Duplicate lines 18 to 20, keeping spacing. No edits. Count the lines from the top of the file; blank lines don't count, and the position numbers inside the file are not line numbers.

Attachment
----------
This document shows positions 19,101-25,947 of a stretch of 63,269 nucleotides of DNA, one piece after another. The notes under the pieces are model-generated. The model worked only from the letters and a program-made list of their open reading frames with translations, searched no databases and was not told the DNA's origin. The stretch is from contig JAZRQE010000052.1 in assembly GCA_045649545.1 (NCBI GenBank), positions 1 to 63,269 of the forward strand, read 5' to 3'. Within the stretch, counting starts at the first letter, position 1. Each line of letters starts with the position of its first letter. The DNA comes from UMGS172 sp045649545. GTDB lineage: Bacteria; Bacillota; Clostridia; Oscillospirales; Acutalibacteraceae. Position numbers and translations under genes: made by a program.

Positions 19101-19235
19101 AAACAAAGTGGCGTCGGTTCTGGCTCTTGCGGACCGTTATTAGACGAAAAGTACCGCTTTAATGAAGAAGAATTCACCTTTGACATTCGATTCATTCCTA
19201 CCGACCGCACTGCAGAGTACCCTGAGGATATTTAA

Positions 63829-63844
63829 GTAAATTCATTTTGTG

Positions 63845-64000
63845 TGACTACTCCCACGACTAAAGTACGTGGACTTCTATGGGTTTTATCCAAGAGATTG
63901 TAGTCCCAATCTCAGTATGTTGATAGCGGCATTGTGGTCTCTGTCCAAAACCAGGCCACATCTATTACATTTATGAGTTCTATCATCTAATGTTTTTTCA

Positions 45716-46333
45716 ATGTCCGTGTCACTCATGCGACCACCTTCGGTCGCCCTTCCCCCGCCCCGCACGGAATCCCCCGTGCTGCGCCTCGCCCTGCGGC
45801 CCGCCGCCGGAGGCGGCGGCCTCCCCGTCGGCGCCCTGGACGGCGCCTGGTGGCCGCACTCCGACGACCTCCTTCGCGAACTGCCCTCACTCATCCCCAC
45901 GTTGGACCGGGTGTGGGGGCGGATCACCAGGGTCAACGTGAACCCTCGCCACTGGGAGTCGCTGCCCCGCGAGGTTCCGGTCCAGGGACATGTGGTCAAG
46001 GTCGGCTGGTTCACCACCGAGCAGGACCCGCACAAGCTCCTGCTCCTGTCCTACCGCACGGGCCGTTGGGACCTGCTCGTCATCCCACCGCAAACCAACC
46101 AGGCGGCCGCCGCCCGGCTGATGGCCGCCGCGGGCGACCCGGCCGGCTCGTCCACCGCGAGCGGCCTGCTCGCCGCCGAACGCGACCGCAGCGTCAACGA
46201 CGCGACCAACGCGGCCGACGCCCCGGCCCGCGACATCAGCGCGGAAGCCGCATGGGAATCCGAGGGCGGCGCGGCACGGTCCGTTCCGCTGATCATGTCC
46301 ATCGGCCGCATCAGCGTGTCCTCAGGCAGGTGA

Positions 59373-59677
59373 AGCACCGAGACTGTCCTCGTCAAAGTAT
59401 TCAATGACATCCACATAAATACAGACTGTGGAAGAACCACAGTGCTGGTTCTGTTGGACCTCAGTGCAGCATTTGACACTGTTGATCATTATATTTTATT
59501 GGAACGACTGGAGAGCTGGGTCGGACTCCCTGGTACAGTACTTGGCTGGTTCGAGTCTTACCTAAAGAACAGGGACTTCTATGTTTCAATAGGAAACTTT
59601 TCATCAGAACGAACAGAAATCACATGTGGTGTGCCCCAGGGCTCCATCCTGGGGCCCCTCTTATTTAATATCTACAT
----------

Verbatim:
Positions 59373-59677
59373 AGCACCGAGACTGTCCTCGTCAAAGTAT
59401 TCAATGACATCCACATAAATACAGACTGTGGAAGAACCACAGTGCTGGTTCTGTTGGACCTCAGTGCAGCATTTGACACTGTTGATCATTATATTTTATT